S4E8. Financial Leadership

Why is it that CFOs so often struggle to be understood?

First, CFOs speak in the foreign language of accounting. If they are not able to translate accounting jargon into English, then the people they work for will not understand the significance of what they are saying. Second, accounting has an image problem for non-accountants. It’s an image full of pages of mind-numbing numbers that make no sense, leading to ‘listener shut-down’ and creating a phenomenon that, in turn, leads to lack of accounting acumen within your organization.

What is the antidote to this mind-numbing issue? Leadership.

The best and most effective leaders have a good working knowledge of the company’s financial health, and their decision-making process is established in the financial truths of the organization. Armed with this accounting acumen, the effective leader can influence decision-making by conveying the tactical connection between the mission statement and the financial statements. 

To have a better understanding of the company’s financial health is to achieve a healthy business acumen. Business acumen is built on a foundation of accounting acumen, plus financial acumen, and every leader should strive for this excellence.

I hear stories all the time from CFO’s about how the sales team needs to grow their business by 25%, and yet, in the process, lose 15% in profits. In my interview with Ken “Mr. Biz” Wentworth, he calls this phenonium ‘the silent killer’ to all businesses. The silent killer of a business is not understanding the fundamentals of accounting and finance. We need this understanding and knowledge to make more informed, smarter, and more profitable decisions. If you understand accounting, you can understand finance. If you understand finance, you can understand your business.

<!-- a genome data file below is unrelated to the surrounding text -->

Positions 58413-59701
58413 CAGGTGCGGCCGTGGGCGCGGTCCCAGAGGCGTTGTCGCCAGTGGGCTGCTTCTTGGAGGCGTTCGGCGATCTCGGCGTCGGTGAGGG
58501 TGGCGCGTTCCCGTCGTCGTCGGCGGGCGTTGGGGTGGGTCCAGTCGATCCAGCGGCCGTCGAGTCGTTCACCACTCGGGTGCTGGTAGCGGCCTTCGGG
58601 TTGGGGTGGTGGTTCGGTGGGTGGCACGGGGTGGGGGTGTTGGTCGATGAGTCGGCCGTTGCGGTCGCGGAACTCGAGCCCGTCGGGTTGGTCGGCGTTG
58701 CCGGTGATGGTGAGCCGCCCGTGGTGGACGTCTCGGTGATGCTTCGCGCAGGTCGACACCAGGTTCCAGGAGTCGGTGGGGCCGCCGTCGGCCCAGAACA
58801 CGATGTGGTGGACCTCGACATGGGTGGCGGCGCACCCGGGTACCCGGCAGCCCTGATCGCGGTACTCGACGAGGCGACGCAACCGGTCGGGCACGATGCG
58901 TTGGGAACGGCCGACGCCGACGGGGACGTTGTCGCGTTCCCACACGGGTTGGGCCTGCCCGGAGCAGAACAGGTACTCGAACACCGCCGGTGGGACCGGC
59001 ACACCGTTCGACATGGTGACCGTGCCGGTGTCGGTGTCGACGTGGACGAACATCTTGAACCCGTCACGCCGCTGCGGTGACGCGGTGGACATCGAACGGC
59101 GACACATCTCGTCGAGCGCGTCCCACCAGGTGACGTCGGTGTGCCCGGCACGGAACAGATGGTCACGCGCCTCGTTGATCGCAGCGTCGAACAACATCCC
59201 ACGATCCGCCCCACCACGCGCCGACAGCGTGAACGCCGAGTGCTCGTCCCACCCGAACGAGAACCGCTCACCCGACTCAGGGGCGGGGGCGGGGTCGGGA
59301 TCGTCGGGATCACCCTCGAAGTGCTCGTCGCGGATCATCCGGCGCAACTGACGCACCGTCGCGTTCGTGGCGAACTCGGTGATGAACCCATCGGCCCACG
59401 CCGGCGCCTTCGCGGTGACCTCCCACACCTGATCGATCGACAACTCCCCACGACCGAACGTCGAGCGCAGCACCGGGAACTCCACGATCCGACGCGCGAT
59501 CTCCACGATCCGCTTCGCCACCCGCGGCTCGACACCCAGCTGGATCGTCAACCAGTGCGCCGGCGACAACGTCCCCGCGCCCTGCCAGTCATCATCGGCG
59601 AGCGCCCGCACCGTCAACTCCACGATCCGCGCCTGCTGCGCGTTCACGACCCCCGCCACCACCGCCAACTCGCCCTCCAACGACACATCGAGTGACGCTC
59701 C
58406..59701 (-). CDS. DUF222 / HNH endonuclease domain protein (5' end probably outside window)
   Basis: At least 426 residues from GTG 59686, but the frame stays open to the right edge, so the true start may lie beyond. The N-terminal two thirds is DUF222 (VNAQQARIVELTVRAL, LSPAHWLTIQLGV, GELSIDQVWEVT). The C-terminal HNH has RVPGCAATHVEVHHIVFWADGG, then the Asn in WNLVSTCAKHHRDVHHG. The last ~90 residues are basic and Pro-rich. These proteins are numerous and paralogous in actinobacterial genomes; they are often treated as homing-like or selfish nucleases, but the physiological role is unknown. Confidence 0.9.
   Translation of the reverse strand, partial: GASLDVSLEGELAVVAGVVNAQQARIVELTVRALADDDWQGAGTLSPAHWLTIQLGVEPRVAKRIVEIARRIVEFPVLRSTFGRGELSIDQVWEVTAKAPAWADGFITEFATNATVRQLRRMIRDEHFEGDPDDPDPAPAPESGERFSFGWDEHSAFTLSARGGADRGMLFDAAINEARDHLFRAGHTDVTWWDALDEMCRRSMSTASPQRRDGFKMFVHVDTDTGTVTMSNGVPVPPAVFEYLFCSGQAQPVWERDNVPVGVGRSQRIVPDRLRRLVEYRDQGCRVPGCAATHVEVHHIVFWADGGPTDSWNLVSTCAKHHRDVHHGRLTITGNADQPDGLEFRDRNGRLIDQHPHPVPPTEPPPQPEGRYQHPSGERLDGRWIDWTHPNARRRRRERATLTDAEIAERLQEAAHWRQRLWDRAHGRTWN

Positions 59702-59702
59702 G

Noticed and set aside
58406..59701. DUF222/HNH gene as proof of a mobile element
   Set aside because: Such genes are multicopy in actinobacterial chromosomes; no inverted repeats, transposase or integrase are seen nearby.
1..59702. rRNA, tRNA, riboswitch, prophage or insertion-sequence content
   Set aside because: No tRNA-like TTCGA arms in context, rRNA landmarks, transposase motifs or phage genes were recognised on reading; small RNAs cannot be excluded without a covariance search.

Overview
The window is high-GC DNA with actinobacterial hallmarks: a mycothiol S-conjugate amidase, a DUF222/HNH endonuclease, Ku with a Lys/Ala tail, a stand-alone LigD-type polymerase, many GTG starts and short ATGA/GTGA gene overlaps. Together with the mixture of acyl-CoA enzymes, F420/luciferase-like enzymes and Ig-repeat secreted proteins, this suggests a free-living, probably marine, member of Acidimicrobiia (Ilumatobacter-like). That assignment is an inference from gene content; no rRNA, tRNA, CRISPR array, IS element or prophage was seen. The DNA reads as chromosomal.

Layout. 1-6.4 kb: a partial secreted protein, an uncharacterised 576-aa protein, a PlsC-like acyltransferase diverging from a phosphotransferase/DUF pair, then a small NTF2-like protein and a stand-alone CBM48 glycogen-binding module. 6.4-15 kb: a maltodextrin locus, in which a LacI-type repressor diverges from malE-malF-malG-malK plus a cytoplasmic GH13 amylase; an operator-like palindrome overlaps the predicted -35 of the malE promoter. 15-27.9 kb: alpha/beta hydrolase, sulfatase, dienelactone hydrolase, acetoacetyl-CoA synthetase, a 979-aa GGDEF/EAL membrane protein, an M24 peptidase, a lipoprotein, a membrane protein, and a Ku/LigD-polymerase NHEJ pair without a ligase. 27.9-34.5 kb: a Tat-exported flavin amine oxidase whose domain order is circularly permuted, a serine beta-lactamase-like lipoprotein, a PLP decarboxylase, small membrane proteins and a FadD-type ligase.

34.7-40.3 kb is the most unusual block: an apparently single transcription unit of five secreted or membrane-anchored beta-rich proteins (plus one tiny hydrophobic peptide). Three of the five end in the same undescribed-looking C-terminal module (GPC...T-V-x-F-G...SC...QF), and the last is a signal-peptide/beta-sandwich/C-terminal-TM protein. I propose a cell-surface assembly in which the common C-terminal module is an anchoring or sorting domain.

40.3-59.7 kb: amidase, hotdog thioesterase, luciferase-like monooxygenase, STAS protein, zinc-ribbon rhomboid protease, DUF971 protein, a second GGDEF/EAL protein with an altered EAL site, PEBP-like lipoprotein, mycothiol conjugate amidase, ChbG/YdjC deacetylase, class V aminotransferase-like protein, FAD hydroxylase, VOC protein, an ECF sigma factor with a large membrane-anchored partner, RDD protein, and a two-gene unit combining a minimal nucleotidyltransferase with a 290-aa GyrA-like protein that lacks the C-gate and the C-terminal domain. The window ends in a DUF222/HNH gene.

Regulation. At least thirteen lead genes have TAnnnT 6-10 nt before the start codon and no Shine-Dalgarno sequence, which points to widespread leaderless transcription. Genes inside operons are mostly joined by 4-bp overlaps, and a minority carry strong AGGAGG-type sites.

We need to teach accounting and finance to non-financial leaders in a different way. We are not trying to turn them into accountants, but rather into leaders with financial acumen. We want to help them gain access to critical knowledge in a manner that removes the complexity of accounting/financial jargon and teaches in plain English.

When you switch the accounting and financial light bulb on and include it as part of leadership development, your leaders will make better business decisions because their business acumen has been fully achieved.

If you would like to learn more about the Color Accounting process, please contact me at peter@petermargaritis.com.